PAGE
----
Not for everyone but I honestly believe it was the best option for us in our situation, I don't know of anything else that would have worked as effectively to give me the results I have gotten.
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Old 10-10-2011, 07:46 PM
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In some dogs, the stim of the e-collar is actually LESS stressful than not being released to tug the toy (or attack the decoy) but the mechanism of how they both work from a behavioral science point of view is significantly different.

With the e-collar, the dog is motivated to make the stim go away.
With the NRM the dog is motivated to make the rewards happen.
It seems like splitting hairs, but IME the desire to earn a reward creates a more reliable behavior long term.

Variable schedules of reinforcement and NRM do create a certain amount of frustration and yes, stress in the dog that serve to motivate the dog to try harder. This is how marine trainers got higher jumps from the dolphins and how I can get a closer front (I also got a face full of dog nose, but yeah...)
A negative reinforcer (an aversive stimulus that goes away when the desired behavior is performed) can have a cumulative effect and create a negative emotional association with the behavior. While the stress of not getting a reward doesn't accumulate the same way, and doesn't seem to have the same emotional effect.
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Old 10-10-2011, 07:58 PM
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Danefied - I am yet to see any negative association with our recall command and I use the same word for our obedience recall too, I also still reward in drive when she responds to a recall and when watching her rocket into me even once a stim has been applied, she is still eager to get a reward, is still eager to work, in obedience the recall is still one of her best exercises.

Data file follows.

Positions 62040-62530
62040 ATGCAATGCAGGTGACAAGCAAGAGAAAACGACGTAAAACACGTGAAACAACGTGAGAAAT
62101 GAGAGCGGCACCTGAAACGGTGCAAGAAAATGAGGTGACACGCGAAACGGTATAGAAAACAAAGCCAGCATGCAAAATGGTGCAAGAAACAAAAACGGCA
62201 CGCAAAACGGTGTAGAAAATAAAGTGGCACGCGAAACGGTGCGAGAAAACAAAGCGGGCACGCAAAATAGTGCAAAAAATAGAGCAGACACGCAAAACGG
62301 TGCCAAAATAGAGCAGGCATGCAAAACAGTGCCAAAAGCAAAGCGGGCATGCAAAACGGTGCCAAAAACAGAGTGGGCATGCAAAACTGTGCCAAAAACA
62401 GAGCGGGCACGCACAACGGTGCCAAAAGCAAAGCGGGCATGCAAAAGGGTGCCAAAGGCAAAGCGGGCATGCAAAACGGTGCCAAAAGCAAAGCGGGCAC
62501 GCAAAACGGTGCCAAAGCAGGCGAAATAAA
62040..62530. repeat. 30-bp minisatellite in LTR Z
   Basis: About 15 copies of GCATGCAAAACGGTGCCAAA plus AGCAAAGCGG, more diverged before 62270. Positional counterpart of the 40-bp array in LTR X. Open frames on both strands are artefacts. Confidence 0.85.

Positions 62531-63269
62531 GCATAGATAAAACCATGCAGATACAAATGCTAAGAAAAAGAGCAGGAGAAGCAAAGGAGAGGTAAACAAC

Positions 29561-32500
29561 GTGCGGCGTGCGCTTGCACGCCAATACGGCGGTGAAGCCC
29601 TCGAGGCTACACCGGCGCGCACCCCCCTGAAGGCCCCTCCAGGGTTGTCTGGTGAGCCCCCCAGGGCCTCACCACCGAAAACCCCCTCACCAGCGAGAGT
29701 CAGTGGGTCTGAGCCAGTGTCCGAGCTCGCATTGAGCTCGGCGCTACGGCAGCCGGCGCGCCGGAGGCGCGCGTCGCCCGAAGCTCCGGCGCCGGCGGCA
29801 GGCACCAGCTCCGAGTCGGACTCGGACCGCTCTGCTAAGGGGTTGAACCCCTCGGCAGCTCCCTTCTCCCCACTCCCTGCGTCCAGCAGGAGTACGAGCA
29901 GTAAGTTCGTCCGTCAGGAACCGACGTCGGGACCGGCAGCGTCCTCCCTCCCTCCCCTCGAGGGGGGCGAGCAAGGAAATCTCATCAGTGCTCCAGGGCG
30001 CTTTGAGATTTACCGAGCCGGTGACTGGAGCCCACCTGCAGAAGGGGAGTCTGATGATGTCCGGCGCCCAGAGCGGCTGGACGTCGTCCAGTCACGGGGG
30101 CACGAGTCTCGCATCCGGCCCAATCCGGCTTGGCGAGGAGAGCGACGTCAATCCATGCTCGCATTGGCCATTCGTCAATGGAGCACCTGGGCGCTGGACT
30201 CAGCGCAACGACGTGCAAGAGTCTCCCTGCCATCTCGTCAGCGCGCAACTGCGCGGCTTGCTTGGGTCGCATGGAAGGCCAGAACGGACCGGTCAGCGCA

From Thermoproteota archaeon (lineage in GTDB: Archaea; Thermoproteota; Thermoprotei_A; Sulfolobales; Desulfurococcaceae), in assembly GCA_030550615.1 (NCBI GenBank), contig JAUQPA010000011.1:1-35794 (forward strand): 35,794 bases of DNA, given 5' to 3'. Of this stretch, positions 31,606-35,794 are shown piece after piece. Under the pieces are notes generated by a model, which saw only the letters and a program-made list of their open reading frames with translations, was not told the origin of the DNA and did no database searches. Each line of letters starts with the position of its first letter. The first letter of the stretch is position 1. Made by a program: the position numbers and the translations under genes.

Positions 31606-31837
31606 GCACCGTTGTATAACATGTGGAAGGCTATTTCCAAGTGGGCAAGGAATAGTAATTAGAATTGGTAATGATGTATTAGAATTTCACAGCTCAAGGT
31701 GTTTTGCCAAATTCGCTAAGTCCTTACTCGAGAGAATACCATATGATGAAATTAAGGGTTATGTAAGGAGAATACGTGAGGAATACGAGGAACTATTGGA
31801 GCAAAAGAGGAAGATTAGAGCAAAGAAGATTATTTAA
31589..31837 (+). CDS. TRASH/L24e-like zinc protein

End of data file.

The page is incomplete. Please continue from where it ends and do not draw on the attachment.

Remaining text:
IME (not with my dog as she certainly doesn't lack confidence LOL but with others I know who have used e-collar training on softer dogs) the dog learning they have the power to turn the stim off can actually increase their confidence. I've never seen a dog trained with low stim e-collar training the way I train it that in the long term develop a negative association with any behaviour trained with the e-collar, I will be sure to let you know if I see anything like that pop up in my training though.
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Old 10-10-2011, 08:14 PM
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I don't doubt you haven't seen a negative association. I said it *can* have a cumulative effect. Not that it will

There are plenty of dogs who train very well with an ecollar. I'm not questioning the collar's effectiveness.
All I'm saying is that motivating a dog to earn a reward and motivating a dog to avoid an aversive stimulus is different, and it creates different associations and by default, different behaviors.

Are you familiar with highly reinforced behaviors? Behaviors that are so proofed and so rewarded that they become a conditioned stimulus, they become automatic, and a reward in themselves? I could be wrong, but I don't see how you could create the same effect with a negative reinforcer.